My childhood friend Annie told me that her parents, along with my parents’ other friends, staged an intervention during my childhood where they asked my parents to get a divorce. Per Annie, my father stormed out, and my mother, “seemed upset with my father, but did not want a divorce.” Annie said her parents believed that my siblings and I would have been better off in the orphanage.


I agree.


Children raised by abusive parents feel a deep sense of betrayal, and we harbor strong resentments towards them. Our lack of respect for them renders a healthy relationship impossible.


In my case, all three of us cut ties with our parents.


Children are the real victims caught in the middle. Children do not choose their parents, and they cannot leave. And like prisoners of war, they are helpless to defend themselves.

Why Do People Stay?


There are reasons behind every human behavior. People stay in abusive relationships because there is a payoff. Usually, it is to satisfy an emotional or financial dependency on the abuser, sometimes both.


Almost always, it is the fear of the unknown and the fear of being on their own that keeps people stuck.


Some parents believe that they have to stay to protect their children. The reality is, sadly, that children born to an abusive parent are traumatized anyway. By staying, the parent enables the abuse to continue, and children additionally have to suffer the trauma of witnessing their parent’s abuse.

“What you permit, you promote. What you allow, you encourage. What you condone, you own. What you tolerate, you deserve.” ― Michelle Malkin

Gloria, a mom who left her abusive ex-husband despite having only a high school degree and no work experience, told me that she decided to leave because, "I do not want my daughter to think it's okay to be treated by men this way, or for my son to think it's okay to treat women this way."


Too often, I hear parents that choose to stay with the abuser lament that their grown children similarly abuse and yell at them just like their abusive partner. Children learn from what they observe growing up; if violence and emotional abuse is all they know, then it's not all too surprising for them to do the same.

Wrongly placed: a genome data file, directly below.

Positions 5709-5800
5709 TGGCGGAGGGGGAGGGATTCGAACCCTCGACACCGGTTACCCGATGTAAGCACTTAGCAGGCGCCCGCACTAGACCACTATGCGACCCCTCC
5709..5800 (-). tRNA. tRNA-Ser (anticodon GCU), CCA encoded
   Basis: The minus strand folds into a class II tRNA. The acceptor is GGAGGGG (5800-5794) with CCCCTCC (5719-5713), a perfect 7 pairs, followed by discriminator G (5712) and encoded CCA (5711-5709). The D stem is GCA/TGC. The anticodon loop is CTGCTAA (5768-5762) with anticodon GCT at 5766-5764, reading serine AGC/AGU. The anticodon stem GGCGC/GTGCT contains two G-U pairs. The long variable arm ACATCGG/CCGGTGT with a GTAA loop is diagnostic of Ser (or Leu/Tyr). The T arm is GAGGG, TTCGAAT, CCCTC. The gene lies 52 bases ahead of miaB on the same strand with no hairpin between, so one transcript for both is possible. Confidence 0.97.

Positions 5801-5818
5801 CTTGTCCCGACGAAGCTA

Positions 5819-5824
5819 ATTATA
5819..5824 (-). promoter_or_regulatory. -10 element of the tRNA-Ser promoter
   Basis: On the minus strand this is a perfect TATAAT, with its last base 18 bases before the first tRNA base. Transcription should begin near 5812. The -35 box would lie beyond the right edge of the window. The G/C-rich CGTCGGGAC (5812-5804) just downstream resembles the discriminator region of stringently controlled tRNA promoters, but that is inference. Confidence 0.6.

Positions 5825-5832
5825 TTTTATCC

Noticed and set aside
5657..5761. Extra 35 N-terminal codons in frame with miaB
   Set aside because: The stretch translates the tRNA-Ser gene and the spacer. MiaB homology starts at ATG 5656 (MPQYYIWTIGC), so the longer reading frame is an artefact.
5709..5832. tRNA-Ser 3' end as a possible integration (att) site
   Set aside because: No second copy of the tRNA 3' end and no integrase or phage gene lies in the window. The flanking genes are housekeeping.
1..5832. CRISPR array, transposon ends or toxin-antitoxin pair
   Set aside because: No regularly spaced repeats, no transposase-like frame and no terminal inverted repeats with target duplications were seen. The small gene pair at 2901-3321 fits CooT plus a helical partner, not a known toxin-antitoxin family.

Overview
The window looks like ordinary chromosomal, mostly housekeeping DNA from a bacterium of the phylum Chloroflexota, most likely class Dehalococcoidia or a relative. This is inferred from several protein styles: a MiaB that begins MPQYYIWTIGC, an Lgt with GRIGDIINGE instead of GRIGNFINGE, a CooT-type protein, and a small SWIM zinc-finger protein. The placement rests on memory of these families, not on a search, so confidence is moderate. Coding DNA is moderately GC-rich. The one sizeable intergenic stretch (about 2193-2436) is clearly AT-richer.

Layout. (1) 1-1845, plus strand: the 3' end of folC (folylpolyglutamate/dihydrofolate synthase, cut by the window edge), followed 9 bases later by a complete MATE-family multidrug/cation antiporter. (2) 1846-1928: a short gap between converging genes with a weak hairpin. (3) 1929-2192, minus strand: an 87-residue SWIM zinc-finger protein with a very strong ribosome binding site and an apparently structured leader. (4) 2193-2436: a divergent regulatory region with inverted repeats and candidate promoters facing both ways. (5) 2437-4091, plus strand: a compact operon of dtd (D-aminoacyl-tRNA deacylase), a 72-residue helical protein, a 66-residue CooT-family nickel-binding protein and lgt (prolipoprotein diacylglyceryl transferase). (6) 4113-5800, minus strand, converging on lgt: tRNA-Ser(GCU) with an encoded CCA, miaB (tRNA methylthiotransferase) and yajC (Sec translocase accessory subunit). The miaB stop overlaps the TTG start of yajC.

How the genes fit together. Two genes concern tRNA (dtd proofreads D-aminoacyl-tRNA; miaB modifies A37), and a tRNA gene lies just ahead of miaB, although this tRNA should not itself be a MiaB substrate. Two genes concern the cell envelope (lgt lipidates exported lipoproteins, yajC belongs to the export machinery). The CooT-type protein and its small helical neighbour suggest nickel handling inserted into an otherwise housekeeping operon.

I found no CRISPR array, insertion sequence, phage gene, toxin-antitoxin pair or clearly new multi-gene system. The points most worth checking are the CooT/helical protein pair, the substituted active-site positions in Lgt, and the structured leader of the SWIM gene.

Call to Action


As parents, if we want our children to grow up and become self-loving individuals, we must show by example what we will and will not tolerate. Children do what we do, not what we say. A responsible parent knows that boundaries are not real unless it is enforced by action, which in abuse situations often means leaving.


By leaving, the non-abusive parent can build an independent life, and the means to actually “save” their children. She can provide her children with a place to stay that is free of emotional, sexual, or physical violence, and give her children the opportunity to experience what normal and healthy feels like.

“Never forget that walking away from something unhealthy is brave even if you stumble a little on your way out the door.” ― Unknown

If you have children and are in an abusive relationship, please do whatever you need to do to get your children to safety. Children by design want a connection with their parents, and if you own your mistakes and correct the situation, they will forgive you.


Had my mother tried her best and failed, we would still admire her for her courage, and we would love her as our mother. Instead, we all left her.


Now she lives alone with the monster.


If you know someone that needs to hear this message, please share it. If you see abuse, report it. Give our children a voice.

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Yumay Chang

My name is Yumay Chang, and I run Life Is Love School, a global support group for childhood trauma survivors. I had a challenging childhood, and I know what it’s like to feel not good enough and not lovable. I learned through over two decades of research and plenty of trial and error how to heal so I can live a life of joy, love, and purpose. Now I help women that are successful at work but are unfulfilled in their personal lives do the same so they can also shine their brightest.